Wednesday, January 30th 2008
posted @ 9:18 am in [ ]
Another communique from Erik from a comment. I thought it warranted a posting of its own. Huh. I never thought I’d be a case study. When I did coursework at the Kennedy School, I used to really like those.
Hi again Meg,
This is Erik, your fellow docee from London. I just found out that a guy at Harvard uses my Blogger’s Manifesto for a course on “the arts of communication.” Link here: http://www.google.com/search?q=cache:QGAG59kRTE8J:ksgnotes1.harvard.edu/degreeprog/Syllabus.nsf/0/B1BAAA402BDCE13C852573D3006ADC6A/%24FILE/syllabus.pdf+arts+of+communication+kennedy+school+ringmar+manifesto&hl=en&ct=clnk&cd=1&client=firefox-a
Isn’t that cool? I love the thought that all those Harvard kids are discussing your case, DeVry hiring policies, and reading those great quotes from you.
Monday, January 28th 2008
The terrible lifecoaching advice continues!
posted @ 11:05 pm in [ ]
Got to do another fun show today. From here on out, I’ll be posting the terrible lifecoaching advice here as I dispense it. Do drop by for questions and evil answers.
Friday, January 25th 2008
posted @ 6:47 pm in [ ]
Well, I wasn’t called for jury duty… again. At least this time, I just called in on the phone on a weekly basis and they never, ever picked me. It must have been the part where I told them I had a Ph.D. in international relations with a focus in political theory. I’d like to think I was basically daring them to use me. I’m sure they’ll summon me again soon. Hell, it’s not even 7:00 here. Any friggin’ minute now.
Monday, January 21st 2008
Contacting Dr. Meg
posted @ 9:59 am in [ ]
The next Ironfeather radio show will be a week from today, January 28 from 1 to 4 p.m. I’ve started a blog where people can leave me their important lifecoaching questions. I’ll answer the good ones on the air (and, of course, ignore the ones I think are stupid).
Sunday, January 13th 2008
More previously-dispensed terrible lifecoaching advice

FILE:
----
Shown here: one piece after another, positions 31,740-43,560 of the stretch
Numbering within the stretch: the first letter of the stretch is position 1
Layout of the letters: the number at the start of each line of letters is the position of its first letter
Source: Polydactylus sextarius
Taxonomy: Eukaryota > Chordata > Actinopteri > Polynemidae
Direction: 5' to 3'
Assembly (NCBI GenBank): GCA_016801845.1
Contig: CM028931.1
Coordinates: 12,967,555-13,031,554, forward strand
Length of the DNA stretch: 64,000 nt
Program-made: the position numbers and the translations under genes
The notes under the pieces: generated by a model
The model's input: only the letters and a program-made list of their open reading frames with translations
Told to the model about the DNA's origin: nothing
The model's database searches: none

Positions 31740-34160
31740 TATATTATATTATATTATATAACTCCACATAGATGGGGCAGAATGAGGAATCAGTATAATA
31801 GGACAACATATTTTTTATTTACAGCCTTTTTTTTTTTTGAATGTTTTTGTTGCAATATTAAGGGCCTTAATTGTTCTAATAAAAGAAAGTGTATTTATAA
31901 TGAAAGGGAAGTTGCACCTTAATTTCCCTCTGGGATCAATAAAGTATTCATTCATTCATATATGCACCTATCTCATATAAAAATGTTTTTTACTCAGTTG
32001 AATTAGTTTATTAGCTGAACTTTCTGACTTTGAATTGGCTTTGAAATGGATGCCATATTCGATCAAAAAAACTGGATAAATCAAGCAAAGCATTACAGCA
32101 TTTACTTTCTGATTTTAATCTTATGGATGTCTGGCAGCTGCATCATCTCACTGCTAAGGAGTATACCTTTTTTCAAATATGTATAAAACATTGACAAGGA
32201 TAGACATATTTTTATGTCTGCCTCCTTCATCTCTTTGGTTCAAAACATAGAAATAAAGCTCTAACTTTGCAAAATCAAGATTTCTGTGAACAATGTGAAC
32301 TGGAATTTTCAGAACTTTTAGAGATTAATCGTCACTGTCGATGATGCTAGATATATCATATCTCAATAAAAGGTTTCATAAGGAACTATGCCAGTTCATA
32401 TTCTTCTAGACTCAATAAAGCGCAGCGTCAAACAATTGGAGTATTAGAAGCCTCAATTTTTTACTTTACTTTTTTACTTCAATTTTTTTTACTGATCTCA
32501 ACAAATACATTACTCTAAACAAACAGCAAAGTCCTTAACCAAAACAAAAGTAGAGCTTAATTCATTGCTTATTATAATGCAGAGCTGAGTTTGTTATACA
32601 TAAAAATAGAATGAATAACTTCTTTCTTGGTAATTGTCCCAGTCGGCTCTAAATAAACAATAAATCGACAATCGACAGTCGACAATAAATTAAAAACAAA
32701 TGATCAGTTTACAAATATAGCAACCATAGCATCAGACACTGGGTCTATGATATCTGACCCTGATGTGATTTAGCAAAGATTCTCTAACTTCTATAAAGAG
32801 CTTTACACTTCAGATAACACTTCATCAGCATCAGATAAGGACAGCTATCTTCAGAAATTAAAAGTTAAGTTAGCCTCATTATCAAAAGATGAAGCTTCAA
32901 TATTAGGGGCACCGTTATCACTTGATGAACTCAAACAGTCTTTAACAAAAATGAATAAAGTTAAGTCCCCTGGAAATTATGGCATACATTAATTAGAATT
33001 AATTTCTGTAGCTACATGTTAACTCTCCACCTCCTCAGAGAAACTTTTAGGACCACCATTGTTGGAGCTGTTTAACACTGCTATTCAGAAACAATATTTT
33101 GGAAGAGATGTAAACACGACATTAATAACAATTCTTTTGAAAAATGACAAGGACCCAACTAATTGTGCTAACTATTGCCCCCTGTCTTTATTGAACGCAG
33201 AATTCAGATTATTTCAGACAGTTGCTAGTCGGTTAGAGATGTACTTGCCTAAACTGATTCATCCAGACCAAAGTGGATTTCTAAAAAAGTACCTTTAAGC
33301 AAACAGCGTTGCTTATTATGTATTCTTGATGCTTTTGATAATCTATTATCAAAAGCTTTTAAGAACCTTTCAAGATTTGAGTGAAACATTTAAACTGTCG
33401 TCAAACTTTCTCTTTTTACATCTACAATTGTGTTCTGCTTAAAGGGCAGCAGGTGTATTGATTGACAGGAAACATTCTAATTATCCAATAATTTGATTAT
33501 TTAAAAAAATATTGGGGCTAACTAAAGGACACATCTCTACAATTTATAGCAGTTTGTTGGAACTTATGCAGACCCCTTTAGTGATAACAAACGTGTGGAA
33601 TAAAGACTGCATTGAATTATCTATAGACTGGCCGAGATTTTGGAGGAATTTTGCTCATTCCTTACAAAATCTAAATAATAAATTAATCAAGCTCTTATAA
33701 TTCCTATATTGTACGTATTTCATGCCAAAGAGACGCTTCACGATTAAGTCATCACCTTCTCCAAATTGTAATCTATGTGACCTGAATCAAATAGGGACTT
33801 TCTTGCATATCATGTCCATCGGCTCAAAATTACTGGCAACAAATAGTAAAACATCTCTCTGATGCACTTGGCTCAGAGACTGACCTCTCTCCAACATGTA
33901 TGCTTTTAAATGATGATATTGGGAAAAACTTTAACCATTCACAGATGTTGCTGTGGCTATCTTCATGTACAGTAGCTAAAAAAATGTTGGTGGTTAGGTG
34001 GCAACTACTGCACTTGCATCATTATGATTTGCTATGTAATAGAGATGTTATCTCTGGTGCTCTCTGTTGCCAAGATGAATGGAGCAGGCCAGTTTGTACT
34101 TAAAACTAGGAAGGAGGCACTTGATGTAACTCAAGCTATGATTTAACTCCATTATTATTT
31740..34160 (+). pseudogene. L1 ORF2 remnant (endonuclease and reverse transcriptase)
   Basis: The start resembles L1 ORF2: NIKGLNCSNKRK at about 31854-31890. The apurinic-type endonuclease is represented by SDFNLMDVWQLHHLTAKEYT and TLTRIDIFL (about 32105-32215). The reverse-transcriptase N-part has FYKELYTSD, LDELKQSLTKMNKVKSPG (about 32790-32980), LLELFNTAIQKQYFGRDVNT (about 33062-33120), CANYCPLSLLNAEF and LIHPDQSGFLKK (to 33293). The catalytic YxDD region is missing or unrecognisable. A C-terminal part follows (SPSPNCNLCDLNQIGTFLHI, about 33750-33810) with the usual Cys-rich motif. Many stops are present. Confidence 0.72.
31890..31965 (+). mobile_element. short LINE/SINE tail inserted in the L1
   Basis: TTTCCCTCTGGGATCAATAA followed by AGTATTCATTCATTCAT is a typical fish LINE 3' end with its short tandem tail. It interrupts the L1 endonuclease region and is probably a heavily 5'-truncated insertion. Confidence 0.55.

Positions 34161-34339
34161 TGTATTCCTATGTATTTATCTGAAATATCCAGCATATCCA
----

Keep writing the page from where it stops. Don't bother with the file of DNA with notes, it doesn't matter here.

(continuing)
posted @ 6:54 pm in [ ]
Some of you have written in to enquire about the November radio show’s terrible advice. We took a few calls that day and I don’t quite remember all the questions. For some of them, I know I made up stuff. But here are the texty ones I still have, anyhow. The next show should be late this month. I’ll keep you posted.
Q: I’m going through a really difficult time. I got divorced last year, and my life and my finances are in shambles. I recently lost my job and I have no family. I don’t know what I’m going to do. Please help me.
A: Of course, dear. Clearly, here’s what you’re going to want to do: fake your own death.
You’ll need to hide some assets first, because once word gets out that you’re dead, you won’t be able to use your bank account or credit cards—it’s really inconvenient. Maybe tell everybody your identity got stolen or you got robbed or something first, and clean yourself out. Put all that money into something sensible, like that huge book you have at home that you’ve never actually read.
Now, you’ll need to cut a substantial hole in the floor of your car the day before or the morning of, because you don’t want to be like Fred Flintstone with your feet hanging out of it any longer than you have to. Be sure to save the piece you cut out and leave it in the car. You will also need to build a bomb or substantial explosive advice in advance, preferably with a timer.
You’re going to want to park the car directly over an open manhole or other escape tunnel, so the Flintstone hole aligns directly with it. You’re also going to want to meet up with people who know you and who will be watching you leave—the more, the better! Wave bye-bye to them, set the timer, and slip through the Flintstone hole into the tunnel, ideally replacing the manhole cover behind you. Listen for the explosion, and scuttle off to your fabulous new life!